American exercise: very easy

Independent of random numbers

### Monte Carlo vs PDE

Monte Carlo

Based on discounted average payoff over realizations of spot:

Outline of Monte Carlo simulation

• For each path:

• At each time step till maturity

• Draw a random number from Normal distribution N(0,T)

• Update spot

• Calculate payoff for this path

• Calculate average payoff across all paths

### Monte Carlo vs PDE

Partial Differential Equation (PDE)

Based on alternative formulation of option price problem

Idea is to rewrite it in discrete terms, e.g. with t+=t+Δt, S+=S+ΔS

Apply payoff at maturity and solve PDE backwards till today

Spot

S0

K

time

today

maturity

### Issues on simulations

• Random numbers

• Barriers and hit probability

• Simulating american-exercise options

• Likelihood ratio method

Simulations require at each time step a random number

Statistics: for example, normal-Gaussian (for lognormal process) mean=0 variance=1

This means that if we sum all random numbers we should get 0 and st.dev.=1

In practise, we draw uniform random numbers in [0,1] and convert them to Normal-Gaussian random numbers using the normal inverse cumulative function

A typical simulation requires 105 paths & 102 steps: 107 random numbers

Deviations away from the required statistics produce unwanted bias in option price

Random numbers do not fill in the space uniformly as they should !

This effect is more pronounced as the number of dimensions (=number of steps * number of paths) increases

### Pseudo-random number generators

• RNG generate numbers in the interval [0,1]

• With some transformations one then converts the sampling space [0,1] to any other that is required (e.g. gaussian normal space)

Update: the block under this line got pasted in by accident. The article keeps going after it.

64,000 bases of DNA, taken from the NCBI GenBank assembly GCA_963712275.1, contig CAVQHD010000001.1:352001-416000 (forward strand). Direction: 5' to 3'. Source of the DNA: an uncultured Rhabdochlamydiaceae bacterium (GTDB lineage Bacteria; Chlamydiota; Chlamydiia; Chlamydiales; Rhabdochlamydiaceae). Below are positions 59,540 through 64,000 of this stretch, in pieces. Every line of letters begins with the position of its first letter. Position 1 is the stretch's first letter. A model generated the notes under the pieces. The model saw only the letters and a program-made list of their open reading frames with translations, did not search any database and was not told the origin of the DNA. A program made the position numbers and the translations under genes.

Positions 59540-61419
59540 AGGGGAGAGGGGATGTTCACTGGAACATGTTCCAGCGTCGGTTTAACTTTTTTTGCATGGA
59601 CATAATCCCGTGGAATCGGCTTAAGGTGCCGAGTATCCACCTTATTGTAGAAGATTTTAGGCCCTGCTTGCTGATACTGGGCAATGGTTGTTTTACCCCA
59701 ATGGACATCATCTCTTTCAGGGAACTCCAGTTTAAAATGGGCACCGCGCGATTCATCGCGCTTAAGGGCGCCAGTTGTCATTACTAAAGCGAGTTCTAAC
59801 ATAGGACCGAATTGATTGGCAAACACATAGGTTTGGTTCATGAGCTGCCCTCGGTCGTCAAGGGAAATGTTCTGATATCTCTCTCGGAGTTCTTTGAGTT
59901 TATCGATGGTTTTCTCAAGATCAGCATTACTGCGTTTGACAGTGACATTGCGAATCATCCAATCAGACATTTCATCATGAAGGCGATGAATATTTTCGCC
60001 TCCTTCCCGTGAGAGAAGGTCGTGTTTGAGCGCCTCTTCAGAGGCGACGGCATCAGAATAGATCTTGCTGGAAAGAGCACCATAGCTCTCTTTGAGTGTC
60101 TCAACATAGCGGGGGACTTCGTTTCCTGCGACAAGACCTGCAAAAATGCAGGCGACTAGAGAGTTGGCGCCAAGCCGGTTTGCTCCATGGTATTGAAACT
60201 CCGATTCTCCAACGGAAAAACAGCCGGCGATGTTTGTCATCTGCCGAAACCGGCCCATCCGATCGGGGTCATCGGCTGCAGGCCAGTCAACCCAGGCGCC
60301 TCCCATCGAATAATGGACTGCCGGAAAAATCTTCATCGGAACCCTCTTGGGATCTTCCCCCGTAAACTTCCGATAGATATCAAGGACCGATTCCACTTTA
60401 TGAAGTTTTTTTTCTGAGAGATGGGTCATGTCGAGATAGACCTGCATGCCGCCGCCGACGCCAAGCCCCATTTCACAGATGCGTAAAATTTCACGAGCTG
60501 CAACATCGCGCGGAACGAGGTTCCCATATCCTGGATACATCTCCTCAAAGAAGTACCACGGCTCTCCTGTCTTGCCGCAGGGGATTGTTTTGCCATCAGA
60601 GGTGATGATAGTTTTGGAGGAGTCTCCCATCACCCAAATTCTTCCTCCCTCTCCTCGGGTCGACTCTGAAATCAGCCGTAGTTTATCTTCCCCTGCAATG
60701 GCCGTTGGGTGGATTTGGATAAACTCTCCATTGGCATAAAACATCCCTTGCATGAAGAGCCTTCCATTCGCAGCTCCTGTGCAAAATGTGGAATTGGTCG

• Random numbers are not truly random (hence “pseudo”):

there is a formula behind taking as input the computer clock

• After a while “random numbers” will repeat themselves

• Good random numbers have a long period before repetition occurs

• “Mersenne” random numbers have a period that is a Mersenne number, i.e. can be written as 2n-1 for some big n (for example n=20000)

• Mersenne numbers are popular due to

• They are quickly generated

• Sequences are uncorrelated

• Eventually (after many draws) they fill the space uniformly

### “Low-discrepancy” random numbers

• These numbers are not random at all !

• “low discrepancy” = homogenous

LDRN fill the [0,1] space homogenously.

• Passing uniform numbers through the cumulative of the probability density will produce the correct density of points

Gaussian cumulative function

homogenous numbers form [0,1]

1

Gaussian probability function

0

Non-homogenous numbers in (-∞ ∞)

“Peak” implies that more points should be sampled from here

Higher density of points here

### Sobol’ numbers

• Sobol’ numbers are low-discrepancy sequences

• Quality depends on nbr of dimensions = nbr Paths x nbr Steps

• Uniformity is good in low dimensions

• Uniformity is bad in high dimensions

• Are convenient because … they are not random !

• Calculating the Greeks with finite difference requires the same sequence of random numbers

• The calculation of the Greeks should differ only in the “bumped” param

, 2)

1.000

0.900

0.800

0.700

0.600

0.500

0.400

0.300

0.200

0.100

0.000

1.000

0.000

0.200

0.400

0.600

0.800

### Random number quality

Plot pairs of columns

Draw (n x m) table of Sobol’ numbers

(1,2)(10,20)

Nbr Steps

Nbr Paths

(13,40)(20,881)

Non-uniform filling for large dimensions!

Payoff at maturity is alive if

Barrier A has not been hit

Barrier B has been hit

### Barrier options

• Consider a (slightly) complex barrier pattern

### Barrier options

• There is analytic expression for “survival probability”

=probability of not hitting

• We rewrite the pattern in terms of “not-hitting” events:

• This is equivalent to the replication formula: KIAKOB = KOB – DKOA,B

• Option price = DF ∙ payoff at maturity∙ Prob(A is not hit AND B is hit)

Prob(A is !hit) =

Prob(A is !hit in [t1,t2])∙

Prob(A is !hit in [t2,t3])

### Barrier option replication

Prob(A is !hit AND B is !hit) =

=Prob(A is !hit in [t1,t2])∙

Prob(A AND B are !hit in [t2,t3]) ∙

Prob(B is !hit in [t3,t5])

### American exercise in Monte Carlo

• When is it optimal to exercise the option?

• Naïve approach. If at any time t:

• Spot is out-of-the-money, it is not optimal to exercise. Stop

• Spot is in-the-money then

• start new simulation from this spot

• if (on average) final spot finishes more in-the-money, do not exercise now

• if (on average) final spot finishes less in-the-money, exercise now

S0

K

today

today

t